With respect to its original curatorial intention of positing questions rather than proposing answers, the 2013 Lisbon Architecture Triennale achieves the goals, and makes the case for an ecology of ideological difference, one that exceeds the limits of the event itself.
Unless your –ienniale takes place on a small urbanized island in the northest corner of Italy, it is likely for the relation between the event and where it takes place to act as a primary catalyst for reflection and production.
With this complex topography distributed throughout its exhibitions and events, the 2013 Lisbon Architecture Triennale is focused from the outset more on the effect an event of this magnitude can have on the city over time. As such, most of the exhibitions are designed to unfold over the course of the next three months, which makes it futile to make any sort of value judgments regarding its success or failure (because, really, who would it be a success or failure for?). Instead, we can orient a critical gaze towards the individual curatorial projects themselves and how they respond to the ambitions, conditions and constraints they have placed upon themselves.
The event is multifaceted: comprised of four main exhibitions and a vast program of affiliated projects that all exist different mediums, locations, and temporalities, it is perhaps more common for one to come across a single manifestation of the overarching curatorial project rather than entering into a heterotopia of discourse. Yet the wide range of interpretations given to the constraints of the Triennale all find common ground amongst each other in their sincerity and clarity of projecting a highly contingent vision forward. In this sense, the experience of each exhibition is highly particular and responds directly to its specific context. Under the title “Close, Closer”, curated by Beatrice Galilee, the community of architectural discourse is approached more by casting a wide net to reveal what is actually there and foster its potential rather than investing in specific technologies to harvest one type that everyone purportedly likes.
Located in the former electricity power station-cum-museum, Liam Young’s “Future Perfect” sets out to materialize at a 1:1 scale what elements of the future city may be like. Taking shape in construction robots, surveillance drones, interactive light installations, wax clothing, and a series of videos all situated within an artificial forest, the exhibition ultimately demands much of the museum-goer, that they are not only highly informed but that they submit the momentary potentials of their individual consciousness to this hyper-particular and somewhat over-aestheticized vision of the future.
Mariana Pestana’s “Reality and Other Fictions” takes place in a grand palace that was originally home to the first Marquis de Pombal. Set within a decadently ornamental context, the work within largely reflects on the building’s extravagant beauty and the contingent and particular nature of all things beautiful. With exquisitely detailed installations, topics such as the personal and architectural embodiment of power, the declaration of rights and its formalization as law, the inscription of discourse and the perceptions of comfort are rhetorically materialized in such a way that a latent process of self-reflection is effectively induced in the experience of the space.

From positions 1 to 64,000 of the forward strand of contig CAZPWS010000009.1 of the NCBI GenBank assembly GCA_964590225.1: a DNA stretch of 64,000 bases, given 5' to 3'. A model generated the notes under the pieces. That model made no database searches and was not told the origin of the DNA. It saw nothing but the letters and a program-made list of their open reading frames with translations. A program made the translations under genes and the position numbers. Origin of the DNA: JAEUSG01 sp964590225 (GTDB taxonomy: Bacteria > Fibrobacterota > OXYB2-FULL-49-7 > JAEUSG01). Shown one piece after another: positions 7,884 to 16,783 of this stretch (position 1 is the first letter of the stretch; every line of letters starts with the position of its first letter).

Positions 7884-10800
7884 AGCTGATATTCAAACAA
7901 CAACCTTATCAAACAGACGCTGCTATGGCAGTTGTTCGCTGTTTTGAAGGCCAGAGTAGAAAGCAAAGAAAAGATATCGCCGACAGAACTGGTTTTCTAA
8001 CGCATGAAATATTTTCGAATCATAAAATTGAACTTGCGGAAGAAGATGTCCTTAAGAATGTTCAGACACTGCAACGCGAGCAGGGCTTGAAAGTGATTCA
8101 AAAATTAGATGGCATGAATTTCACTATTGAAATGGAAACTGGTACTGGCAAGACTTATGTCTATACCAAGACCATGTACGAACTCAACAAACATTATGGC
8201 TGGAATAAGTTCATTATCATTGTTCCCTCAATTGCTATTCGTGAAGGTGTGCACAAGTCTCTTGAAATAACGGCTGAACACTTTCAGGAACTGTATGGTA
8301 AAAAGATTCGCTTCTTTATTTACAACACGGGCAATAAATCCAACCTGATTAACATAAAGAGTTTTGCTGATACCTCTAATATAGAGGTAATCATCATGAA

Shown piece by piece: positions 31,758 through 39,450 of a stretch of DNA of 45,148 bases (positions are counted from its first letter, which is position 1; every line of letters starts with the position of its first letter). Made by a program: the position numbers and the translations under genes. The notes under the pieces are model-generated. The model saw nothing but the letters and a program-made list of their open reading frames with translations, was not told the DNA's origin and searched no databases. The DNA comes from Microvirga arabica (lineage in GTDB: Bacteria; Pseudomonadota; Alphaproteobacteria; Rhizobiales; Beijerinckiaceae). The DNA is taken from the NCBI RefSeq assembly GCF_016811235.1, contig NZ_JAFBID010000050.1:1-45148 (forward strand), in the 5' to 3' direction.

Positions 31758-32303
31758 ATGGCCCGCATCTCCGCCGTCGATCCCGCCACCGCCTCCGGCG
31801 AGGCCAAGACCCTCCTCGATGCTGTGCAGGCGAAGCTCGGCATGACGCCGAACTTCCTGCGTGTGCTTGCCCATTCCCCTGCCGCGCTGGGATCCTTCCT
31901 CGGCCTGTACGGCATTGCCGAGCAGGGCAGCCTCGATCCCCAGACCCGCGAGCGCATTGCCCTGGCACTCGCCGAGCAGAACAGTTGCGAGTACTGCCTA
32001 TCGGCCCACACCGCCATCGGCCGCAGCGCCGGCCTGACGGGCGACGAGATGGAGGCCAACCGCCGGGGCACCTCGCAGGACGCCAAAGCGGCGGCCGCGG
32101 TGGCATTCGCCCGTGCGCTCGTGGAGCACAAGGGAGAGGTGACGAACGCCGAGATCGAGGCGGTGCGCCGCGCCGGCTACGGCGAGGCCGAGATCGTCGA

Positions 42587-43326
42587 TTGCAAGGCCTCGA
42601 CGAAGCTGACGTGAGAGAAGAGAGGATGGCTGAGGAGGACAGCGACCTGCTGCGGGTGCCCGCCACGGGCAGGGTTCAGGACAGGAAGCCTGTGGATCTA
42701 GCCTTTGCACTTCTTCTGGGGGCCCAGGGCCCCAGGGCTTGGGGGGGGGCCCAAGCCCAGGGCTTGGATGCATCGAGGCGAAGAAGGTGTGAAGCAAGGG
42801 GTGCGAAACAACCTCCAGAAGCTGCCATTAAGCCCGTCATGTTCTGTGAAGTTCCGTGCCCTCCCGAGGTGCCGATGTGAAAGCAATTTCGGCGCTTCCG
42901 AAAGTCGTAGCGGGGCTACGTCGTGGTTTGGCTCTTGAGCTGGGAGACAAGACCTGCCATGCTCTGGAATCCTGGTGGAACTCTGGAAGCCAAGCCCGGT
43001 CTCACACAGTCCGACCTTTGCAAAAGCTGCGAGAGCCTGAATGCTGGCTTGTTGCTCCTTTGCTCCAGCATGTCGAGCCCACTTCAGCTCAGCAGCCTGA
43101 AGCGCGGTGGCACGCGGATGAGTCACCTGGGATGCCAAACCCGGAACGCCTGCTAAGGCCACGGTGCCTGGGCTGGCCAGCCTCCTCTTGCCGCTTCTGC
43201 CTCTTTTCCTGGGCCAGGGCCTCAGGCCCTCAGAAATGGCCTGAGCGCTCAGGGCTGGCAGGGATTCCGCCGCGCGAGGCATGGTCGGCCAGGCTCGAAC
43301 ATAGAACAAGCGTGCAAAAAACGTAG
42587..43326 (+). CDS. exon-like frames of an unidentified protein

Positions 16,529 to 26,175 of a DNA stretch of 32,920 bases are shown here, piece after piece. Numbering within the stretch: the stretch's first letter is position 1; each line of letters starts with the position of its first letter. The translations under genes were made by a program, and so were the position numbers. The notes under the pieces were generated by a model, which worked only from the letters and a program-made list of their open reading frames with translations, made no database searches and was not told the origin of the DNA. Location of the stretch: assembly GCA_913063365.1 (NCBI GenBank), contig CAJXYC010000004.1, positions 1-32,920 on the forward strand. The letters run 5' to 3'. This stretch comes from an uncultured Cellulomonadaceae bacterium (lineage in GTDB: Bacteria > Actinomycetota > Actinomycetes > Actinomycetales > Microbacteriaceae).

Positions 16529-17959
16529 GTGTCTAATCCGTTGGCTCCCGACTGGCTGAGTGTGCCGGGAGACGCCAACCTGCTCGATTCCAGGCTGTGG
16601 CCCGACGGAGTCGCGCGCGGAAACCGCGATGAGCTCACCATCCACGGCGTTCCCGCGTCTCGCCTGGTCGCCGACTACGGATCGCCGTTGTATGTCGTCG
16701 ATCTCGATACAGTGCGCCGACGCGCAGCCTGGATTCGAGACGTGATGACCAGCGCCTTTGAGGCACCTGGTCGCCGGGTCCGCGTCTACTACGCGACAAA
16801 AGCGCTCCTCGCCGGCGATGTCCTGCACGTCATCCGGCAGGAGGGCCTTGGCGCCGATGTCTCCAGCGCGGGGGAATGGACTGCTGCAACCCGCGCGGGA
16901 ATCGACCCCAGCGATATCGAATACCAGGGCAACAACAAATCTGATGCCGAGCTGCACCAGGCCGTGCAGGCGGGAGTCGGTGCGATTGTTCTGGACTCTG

Considered more a program than an exhibition, if one were to go look for Jose Esparza’s “New Publics”, there would honestly be very little to see. Sitting in Praça da Figueira, one of Lisbon’s central and most prominent squares, Frida Escobedo’s delicately figured and finely detailed “Civic Stage” acted as the platform for a series of speeches, performances and plays that occurred during the Triennale’s inauguration. While the stage will only be intermittently populated by informal events, this very gesture of absence and potential is profoundly akin to John Cage’s concert of 4’33” or Marcel Duchamp’s museum of Fountain, treating the architecture of public space as the arbitrary yet necessary and incessant medium for the performance of society.
In a contemporary ruin of a former bank resides Dani Admiss’ “The Institute Effect”, in which architectural institutions from around the globe iteratively occupy a single space and manifest what it means and takes to have and make an institution. Tasked with a highly reflective process of inhabiting a tabula rasa, workshops, public programs, and other initiatives subconsciously present each institution’s singular identity in the very way the space is occupied.
With respect to its original curatorial intention of positing questions rather than proposing answers, it could be declared already that “Close, Closer” does in fact achieve the goals it set out for itself, but the particular significance of asking these questions should perhaps be raised. The 2013 Lisbon Architecture Triennale is an event that is saturated with the presence ideology yet haunted by the absence of hegemony.
The lack of Portugal’s two Pritzker laureates in a Portuguese architectural event is radical. Although purportedly due to the architect’s refusal to participate, their presence is so prominent within contemporary Portuguese architecture that the way in which discourse evolves wants more thorough interrogation.
Instead of trying to convince those who attend the event one way or the other about its projected form of architectural ideology, the 2013 Lisbon Architecture Triennale perhaps most strongly makes the case for an ecology of ideological difference, one that exceeds the limits of the event itself.
Until 15 December 2013
Lisbon Architecture Triennale
Palácio Sinel de Cordes
Campo de Santa Clara 142-145, Lisbon